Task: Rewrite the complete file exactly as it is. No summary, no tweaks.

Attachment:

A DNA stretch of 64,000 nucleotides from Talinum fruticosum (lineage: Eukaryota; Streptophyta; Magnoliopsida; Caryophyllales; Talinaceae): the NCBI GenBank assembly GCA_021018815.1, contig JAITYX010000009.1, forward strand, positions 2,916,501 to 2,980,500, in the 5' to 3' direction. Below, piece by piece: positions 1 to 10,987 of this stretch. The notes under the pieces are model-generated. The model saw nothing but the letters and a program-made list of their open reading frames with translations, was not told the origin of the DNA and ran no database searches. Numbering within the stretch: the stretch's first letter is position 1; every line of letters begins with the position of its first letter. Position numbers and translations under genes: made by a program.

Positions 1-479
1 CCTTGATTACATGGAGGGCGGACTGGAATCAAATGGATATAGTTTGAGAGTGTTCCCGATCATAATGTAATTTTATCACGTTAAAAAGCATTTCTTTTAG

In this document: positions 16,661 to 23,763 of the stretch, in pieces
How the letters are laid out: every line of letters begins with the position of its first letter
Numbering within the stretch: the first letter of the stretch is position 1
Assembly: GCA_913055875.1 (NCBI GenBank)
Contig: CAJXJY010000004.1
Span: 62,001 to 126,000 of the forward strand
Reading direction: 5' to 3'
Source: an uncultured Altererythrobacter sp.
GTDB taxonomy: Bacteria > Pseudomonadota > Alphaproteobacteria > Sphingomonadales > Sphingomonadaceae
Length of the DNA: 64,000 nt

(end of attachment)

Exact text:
A DNA stretch of 64,000 nucleotides from Talinum fruticosum (lineage: Eukaryota; Streptophyta; Magnoliopsida; Caryophyllales; Talinaceae): the NCBI GenBank assembly GCA_021018815.1, contig JAITYX010000009.1, forward strand, positions 2,916,501 to 2,980,500, in the 5' to 3' direction. Below, piece by piece: positions 1 to 10,987 of this stretch. The notes under the pieces are model-generated. The model saw nothing but the letters and a program-made list of their open reading frames with translations, was not told the origin of the DNA and ran no database searches. Numbering within the stretch: the stretch's first letter is position 1; every line of letters begins with the position of its first letter. Position numbers and translations under genes: made by a program.

Positions 1-479
1 CCTTGATTACATGGAGGGCGGACTGGAATCAAATGGATATAGTTTGAGAGTGTTCCCGATCATAATGTAATTTTATCACGTTAAAAAGCATTTCTTTTAG

In this document: positions 16,661 to 23,763 of the stretch, in pieces
How the letters are laid out: every line of letters begins with the position of its first letter
Numbering within the stretch: the first letter of the stretch is position 1
Assembly: GCA_913055875.1 (NCBI GenBank)
Contig: CAJXJY010000004.1
Span: 62,001 to 126,000 of the forward strand
Reading direction: 5' to 3'
Source: an uncultured Altererythrobacter sp.
GTDB taxonomy: Bacteria > Pseudomonadota > Alphaproteobacteria > Sphingomonadales > Sphingomonadaceae
Length of the DNA: 64,000 nt